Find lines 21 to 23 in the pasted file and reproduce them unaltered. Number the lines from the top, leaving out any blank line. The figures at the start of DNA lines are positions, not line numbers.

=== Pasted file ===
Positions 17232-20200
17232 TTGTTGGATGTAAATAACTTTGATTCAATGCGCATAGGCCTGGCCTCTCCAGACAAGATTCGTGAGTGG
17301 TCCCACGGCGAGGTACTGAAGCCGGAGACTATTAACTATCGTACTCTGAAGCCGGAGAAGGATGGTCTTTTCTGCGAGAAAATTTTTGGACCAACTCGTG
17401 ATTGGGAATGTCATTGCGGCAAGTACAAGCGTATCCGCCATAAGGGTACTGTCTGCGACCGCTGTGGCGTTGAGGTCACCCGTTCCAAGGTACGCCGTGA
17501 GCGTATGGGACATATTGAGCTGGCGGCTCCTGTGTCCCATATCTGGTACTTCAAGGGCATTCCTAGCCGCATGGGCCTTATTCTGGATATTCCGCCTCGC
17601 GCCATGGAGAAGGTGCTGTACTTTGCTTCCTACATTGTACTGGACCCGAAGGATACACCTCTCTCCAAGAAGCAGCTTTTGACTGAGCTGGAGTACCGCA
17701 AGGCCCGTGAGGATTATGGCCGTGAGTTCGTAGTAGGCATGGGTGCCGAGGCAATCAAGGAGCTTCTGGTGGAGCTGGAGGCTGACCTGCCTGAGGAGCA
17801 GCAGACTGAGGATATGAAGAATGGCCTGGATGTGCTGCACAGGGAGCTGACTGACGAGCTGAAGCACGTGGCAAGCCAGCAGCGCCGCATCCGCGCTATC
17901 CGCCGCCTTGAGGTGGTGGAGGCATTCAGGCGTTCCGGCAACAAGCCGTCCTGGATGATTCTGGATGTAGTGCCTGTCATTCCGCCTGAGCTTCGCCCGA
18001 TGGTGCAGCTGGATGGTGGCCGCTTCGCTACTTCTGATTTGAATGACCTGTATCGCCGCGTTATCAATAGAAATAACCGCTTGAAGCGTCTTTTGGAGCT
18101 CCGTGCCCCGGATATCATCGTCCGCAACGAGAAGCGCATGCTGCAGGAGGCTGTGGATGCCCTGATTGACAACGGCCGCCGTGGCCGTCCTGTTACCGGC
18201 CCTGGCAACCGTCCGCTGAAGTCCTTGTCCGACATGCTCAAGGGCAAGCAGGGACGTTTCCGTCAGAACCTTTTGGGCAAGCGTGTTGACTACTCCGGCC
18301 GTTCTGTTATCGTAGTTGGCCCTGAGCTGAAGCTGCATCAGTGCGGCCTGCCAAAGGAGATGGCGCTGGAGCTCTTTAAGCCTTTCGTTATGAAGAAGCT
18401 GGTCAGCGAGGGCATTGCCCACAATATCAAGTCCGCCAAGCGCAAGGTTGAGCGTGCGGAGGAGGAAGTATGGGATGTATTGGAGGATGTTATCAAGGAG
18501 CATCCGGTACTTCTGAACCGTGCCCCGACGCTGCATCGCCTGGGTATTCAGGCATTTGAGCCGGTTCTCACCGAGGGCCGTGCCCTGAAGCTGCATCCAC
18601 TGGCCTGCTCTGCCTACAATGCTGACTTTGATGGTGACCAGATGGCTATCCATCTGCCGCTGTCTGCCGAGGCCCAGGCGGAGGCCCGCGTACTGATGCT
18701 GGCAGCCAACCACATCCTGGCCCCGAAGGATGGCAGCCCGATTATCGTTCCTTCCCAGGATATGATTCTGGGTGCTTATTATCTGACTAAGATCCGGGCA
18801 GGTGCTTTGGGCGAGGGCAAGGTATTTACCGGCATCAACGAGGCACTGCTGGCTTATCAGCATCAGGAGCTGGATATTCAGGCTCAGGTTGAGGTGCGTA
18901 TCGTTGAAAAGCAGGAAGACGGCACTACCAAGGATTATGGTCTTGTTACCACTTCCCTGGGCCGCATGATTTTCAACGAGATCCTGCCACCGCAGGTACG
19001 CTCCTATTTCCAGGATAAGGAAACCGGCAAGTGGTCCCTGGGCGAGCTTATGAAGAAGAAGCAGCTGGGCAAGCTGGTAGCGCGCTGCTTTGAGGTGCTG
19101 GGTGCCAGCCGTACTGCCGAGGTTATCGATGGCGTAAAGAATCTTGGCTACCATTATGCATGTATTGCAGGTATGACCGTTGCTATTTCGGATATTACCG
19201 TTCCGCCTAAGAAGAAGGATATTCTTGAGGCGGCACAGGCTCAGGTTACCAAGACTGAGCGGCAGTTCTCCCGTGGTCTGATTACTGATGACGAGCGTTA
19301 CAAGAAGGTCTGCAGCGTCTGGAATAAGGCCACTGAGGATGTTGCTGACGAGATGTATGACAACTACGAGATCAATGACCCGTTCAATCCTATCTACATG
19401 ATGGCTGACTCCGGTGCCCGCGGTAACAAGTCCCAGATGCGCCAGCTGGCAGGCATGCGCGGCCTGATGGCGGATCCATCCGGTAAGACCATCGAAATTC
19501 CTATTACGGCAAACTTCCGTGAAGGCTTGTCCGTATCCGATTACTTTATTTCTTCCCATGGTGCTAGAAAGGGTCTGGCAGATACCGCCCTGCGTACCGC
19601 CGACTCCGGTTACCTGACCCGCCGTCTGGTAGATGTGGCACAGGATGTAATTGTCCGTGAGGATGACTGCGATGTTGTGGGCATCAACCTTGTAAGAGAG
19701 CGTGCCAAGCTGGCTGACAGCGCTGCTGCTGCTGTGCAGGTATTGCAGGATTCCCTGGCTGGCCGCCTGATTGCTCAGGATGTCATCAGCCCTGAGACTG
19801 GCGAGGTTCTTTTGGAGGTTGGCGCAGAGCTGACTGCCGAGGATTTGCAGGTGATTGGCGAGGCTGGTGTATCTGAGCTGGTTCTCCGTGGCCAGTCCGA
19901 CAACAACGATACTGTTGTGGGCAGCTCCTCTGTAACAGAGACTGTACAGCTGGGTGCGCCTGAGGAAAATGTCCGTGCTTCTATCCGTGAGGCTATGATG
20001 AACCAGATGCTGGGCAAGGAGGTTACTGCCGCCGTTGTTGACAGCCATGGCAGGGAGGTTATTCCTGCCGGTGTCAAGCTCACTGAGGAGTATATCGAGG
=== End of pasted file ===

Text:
19101 GGTGCCAGCCGTACTGCCGAGGTTATCGATGGCGTAAAGAATCTTGGCTACCATTATGCATGTATTGCAGGTATGACCGTTGCTATTTCGGATATTACCG
19201 TTCCGCCTAAGAAGAAGGATATTCTTGAGGCGGCACAGGCTCAGGTTACCAAGACTGAGCGGCAGTTCTCCCGTGGTCTGATTACTGATGACGAGCGTTA
19301 CAAGAAGGTCTGCAGCGTCTGGAATAAGGCCACTGAGGATGTTGCTGACGAGATGTATGACAACTACGAGATCAATGACCCGTTCAATCCTATCTACATG